DENVER (June 3, 2015) - The City of Denver took the first step yesterday toward placing an initiative on the November 3, 2015 ballot asking Denver voters to extend two existing taxes that are set to expire in 2023 with the provision that the funds will be used immediately to improve the Colorado Convention Center and replace facilities at the National Western Complex.
Richard W. Scharf, president & CEO of VISIT DENVER, said, "For more than two decades, the center has been the goose laying the golden eggs, driving economic impact and creating jobs. We need to stay competitive and adjust to the changing trends and technologies."
A year-long study by the Strategic Advisory Group (SAG) with input from national meeting professionals, stakeholders and industry experts was completed in March 2014. The SAG study found that the Colorado Convention Center was still considered one of the top meeting facilities in the nation, but to stay competitive, the center would benefit from three improvements:
1. New meeting and ballroom space featuring panoramic city and mountain views with outdoor gathering space
2. Additional business networking and specialty space to take advantage of the city's natural beauty throughout the center
3. Improvements in technology throughout the center that will expand bandwidth and Wi-Fi access to accommodate growing demand, allowing for more online video streaming and supporting new crowd-sourcing technology
The study stated that these improvements could bring an additional $50 million in direct economic impact annually. Denver is currently conducting a master plan for the Colorado Convention Center, reviewing all possible locations in the building and possible designs for the improvements, which have been roughly estimated at slightly more than $100 million. Funds for both projects will become available as early as 2016.
"Denver has hired MIG and Fentress Architects, the original architects of the center, who are reviewing the recommendations of the SAG study and will have a complete program by August 2015," Scharf said.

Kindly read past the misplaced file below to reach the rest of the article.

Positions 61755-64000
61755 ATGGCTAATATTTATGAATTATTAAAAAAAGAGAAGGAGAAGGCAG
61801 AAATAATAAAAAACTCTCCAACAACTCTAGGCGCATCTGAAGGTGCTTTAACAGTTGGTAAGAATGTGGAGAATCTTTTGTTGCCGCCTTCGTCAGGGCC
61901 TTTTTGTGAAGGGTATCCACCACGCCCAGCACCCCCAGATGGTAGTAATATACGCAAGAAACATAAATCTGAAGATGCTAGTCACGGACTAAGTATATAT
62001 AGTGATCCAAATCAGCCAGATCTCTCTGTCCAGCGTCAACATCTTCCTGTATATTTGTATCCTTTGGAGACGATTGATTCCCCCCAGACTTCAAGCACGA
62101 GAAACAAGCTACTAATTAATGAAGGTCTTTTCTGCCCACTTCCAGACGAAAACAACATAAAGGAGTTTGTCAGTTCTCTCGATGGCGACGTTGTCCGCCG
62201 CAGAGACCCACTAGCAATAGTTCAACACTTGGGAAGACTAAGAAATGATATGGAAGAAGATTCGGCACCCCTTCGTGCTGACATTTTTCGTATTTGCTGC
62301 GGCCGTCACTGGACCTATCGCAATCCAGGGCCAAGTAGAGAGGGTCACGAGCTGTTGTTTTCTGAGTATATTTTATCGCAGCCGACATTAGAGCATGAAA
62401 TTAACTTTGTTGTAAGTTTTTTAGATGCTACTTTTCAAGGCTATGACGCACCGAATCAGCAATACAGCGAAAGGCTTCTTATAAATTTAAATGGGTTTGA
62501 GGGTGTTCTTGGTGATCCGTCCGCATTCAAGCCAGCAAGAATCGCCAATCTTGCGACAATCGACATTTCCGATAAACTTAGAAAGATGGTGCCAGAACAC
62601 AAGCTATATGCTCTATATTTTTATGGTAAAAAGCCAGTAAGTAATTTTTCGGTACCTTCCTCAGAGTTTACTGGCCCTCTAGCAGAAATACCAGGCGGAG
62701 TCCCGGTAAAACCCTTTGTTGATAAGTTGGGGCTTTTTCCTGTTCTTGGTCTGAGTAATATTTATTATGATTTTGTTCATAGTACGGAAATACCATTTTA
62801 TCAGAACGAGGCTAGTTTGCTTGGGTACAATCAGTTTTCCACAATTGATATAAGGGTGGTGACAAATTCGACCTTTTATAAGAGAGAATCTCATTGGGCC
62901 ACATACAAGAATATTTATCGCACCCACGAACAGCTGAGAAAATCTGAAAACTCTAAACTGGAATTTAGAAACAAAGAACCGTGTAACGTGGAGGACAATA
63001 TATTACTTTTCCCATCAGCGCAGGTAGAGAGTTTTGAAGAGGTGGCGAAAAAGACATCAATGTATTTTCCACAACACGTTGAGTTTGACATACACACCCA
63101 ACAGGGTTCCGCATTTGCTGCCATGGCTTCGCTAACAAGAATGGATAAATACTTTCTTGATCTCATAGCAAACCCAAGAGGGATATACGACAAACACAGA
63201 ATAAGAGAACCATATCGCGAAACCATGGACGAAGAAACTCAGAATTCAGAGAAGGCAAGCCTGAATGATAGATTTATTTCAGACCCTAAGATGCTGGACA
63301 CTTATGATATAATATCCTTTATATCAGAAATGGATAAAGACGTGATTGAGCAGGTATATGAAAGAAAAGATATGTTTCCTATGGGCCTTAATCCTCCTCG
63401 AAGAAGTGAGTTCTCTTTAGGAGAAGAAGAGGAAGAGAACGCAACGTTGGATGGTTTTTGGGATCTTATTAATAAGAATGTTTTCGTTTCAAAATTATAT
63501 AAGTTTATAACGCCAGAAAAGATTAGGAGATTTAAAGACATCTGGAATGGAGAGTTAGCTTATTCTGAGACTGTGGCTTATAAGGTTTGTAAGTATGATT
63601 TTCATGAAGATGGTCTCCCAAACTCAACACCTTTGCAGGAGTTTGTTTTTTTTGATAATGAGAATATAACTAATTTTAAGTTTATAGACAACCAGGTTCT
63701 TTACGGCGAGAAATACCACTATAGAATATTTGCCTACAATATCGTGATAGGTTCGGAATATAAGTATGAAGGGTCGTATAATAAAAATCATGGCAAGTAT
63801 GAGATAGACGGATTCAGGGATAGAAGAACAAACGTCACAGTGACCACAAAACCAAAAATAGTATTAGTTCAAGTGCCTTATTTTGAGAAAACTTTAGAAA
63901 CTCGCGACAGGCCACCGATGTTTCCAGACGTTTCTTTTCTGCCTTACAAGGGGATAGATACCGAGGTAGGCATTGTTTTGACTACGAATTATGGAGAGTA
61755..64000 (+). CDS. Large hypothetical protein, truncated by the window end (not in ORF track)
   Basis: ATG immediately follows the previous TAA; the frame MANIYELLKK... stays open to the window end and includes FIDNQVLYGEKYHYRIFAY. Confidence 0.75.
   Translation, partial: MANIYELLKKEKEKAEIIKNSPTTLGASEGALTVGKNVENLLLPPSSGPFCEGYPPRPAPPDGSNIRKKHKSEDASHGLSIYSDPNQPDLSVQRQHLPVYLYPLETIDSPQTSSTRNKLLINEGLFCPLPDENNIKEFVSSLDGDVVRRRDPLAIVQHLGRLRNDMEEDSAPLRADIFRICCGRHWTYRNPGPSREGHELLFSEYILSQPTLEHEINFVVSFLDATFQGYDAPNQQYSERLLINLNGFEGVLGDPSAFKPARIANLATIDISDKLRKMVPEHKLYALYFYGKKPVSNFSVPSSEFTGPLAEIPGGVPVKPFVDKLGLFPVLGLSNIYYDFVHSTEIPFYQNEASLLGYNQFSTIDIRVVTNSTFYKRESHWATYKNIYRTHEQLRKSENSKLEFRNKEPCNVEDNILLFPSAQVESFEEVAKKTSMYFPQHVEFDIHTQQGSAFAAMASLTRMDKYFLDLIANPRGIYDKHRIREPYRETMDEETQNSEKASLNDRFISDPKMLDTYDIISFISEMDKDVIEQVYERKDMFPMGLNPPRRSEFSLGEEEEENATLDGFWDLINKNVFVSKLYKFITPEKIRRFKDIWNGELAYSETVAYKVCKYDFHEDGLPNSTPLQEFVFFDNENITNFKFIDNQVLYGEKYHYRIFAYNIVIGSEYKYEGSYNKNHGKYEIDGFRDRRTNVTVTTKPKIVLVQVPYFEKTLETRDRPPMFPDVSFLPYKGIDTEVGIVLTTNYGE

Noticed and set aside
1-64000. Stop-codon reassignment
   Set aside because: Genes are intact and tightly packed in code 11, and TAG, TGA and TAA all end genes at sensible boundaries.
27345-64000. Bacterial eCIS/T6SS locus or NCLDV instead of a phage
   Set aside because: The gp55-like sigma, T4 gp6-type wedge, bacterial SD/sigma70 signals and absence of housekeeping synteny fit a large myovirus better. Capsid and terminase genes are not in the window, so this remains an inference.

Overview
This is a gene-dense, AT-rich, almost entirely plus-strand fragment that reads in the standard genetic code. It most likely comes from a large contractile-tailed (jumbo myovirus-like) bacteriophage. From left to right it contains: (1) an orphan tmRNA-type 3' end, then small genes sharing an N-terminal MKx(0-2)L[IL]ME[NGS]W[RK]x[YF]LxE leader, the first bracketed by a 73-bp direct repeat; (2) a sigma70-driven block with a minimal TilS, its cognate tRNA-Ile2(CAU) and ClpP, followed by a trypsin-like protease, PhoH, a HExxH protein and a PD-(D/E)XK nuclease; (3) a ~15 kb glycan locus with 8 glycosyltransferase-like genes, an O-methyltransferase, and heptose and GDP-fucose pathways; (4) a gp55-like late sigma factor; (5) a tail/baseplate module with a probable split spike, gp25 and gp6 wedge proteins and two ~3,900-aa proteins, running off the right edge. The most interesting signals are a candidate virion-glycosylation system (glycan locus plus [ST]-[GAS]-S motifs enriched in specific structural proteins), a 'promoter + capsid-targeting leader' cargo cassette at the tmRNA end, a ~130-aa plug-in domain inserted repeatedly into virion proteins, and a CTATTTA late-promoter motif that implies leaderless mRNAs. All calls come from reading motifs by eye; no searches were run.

"We were pleased to see how highly regarded the convention center is by meeting professionals, but this is a constantly evolving industry. The charge we gave SAG was to tell us what we need to do for the Colorado Convention Center to continue to be successful and competitive for the next 25 years. They accomplished that, and this ballot measure will put the financing in place to make those recommendations possible," Scharf said.
The Colorado Convention Center celebrates its 25th anniversary this month, having opened its doors in June 1990. It is credited with generating more than $500 million in annual economic impact - $4.8 billion since the center was expanded in 2005. The center has also been the catalyst for many of the improvements in downtown Denver, which has more than 3,000 hotel rooms within a block of the center and more than 10,000 within walking distance.
Scharf said it's too early to announce dates for the opening of any new facilities. "We will have a better idea in August 2015 of possible scope for expansion and improvements, and then in November 2015, we look forward to having Denver voters approve these projects for the future," he said.
The study also confirmed the results of previous studies in finding that most of the facilities at the National Western Stock Show site need to be replaced. SAG recommended a multipurpose facility with a new arena, stockyards, horse show facilities and an exhibition hall at the site, which is located three miles from downtown and will become a future commuter rail stop.